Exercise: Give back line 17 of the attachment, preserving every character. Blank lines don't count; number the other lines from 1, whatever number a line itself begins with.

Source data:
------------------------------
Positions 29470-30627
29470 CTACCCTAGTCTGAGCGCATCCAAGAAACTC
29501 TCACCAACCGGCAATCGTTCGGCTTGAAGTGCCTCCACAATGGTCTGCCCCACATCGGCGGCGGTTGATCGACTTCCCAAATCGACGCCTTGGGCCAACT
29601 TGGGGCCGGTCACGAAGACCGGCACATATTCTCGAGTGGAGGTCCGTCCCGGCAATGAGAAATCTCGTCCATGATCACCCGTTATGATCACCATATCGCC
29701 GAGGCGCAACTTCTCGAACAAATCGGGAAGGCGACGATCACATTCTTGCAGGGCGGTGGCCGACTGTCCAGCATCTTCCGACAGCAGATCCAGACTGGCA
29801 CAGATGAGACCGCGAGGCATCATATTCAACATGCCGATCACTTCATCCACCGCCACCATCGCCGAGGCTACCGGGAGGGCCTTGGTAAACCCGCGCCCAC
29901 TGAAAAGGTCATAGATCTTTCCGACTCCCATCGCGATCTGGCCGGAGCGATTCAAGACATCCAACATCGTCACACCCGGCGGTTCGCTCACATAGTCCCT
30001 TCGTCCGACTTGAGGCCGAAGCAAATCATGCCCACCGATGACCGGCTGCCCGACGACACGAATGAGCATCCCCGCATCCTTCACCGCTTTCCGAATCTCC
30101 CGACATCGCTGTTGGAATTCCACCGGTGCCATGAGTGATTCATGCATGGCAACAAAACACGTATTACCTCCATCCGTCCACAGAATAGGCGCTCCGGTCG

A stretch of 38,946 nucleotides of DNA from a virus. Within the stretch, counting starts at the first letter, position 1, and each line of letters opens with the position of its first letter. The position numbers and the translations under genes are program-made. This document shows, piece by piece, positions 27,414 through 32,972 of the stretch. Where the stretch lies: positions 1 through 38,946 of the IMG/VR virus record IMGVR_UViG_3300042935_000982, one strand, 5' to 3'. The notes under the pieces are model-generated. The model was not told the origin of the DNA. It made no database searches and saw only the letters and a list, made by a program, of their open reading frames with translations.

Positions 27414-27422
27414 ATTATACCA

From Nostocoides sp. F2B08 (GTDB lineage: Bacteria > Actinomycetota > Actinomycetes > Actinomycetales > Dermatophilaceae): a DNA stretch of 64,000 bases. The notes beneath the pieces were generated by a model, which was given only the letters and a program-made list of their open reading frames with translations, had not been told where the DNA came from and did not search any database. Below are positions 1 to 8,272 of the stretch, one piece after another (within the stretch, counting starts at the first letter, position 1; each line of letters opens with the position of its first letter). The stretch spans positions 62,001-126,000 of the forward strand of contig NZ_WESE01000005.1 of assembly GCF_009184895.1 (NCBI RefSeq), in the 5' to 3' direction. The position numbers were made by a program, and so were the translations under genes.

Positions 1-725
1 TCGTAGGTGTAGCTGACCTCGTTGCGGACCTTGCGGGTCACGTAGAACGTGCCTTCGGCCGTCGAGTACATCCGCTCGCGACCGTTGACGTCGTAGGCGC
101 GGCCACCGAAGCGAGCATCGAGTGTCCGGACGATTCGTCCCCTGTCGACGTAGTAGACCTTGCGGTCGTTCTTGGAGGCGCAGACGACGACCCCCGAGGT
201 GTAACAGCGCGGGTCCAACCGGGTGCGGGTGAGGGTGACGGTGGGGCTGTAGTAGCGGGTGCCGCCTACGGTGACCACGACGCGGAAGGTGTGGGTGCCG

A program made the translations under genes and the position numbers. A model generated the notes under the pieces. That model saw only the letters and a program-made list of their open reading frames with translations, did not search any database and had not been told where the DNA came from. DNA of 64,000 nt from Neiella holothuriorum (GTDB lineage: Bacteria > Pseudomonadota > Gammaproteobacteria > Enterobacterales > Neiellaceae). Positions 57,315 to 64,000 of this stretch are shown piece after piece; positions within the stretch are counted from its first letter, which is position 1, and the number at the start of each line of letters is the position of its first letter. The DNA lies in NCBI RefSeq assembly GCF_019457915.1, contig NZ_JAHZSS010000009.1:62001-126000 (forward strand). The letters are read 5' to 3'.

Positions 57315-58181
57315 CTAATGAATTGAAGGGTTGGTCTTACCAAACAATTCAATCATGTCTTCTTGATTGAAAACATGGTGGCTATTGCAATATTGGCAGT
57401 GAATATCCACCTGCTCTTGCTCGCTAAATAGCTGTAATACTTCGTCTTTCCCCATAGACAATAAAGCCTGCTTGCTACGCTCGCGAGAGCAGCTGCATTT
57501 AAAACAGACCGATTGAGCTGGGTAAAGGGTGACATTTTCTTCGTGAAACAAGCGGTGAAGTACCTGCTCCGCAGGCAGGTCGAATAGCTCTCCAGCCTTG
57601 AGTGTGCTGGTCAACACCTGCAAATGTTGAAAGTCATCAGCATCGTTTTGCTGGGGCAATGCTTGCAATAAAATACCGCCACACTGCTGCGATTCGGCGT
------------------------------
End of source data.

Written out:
201 GTAACAGCGCGGGTCCAACCGGGTGCGGGTGAGGGTGACGGTGGGGCTGTAGTAGCGGGTGCCGCCTACGGTGACCACGACGCGGAAGGTGTGGGTGCCG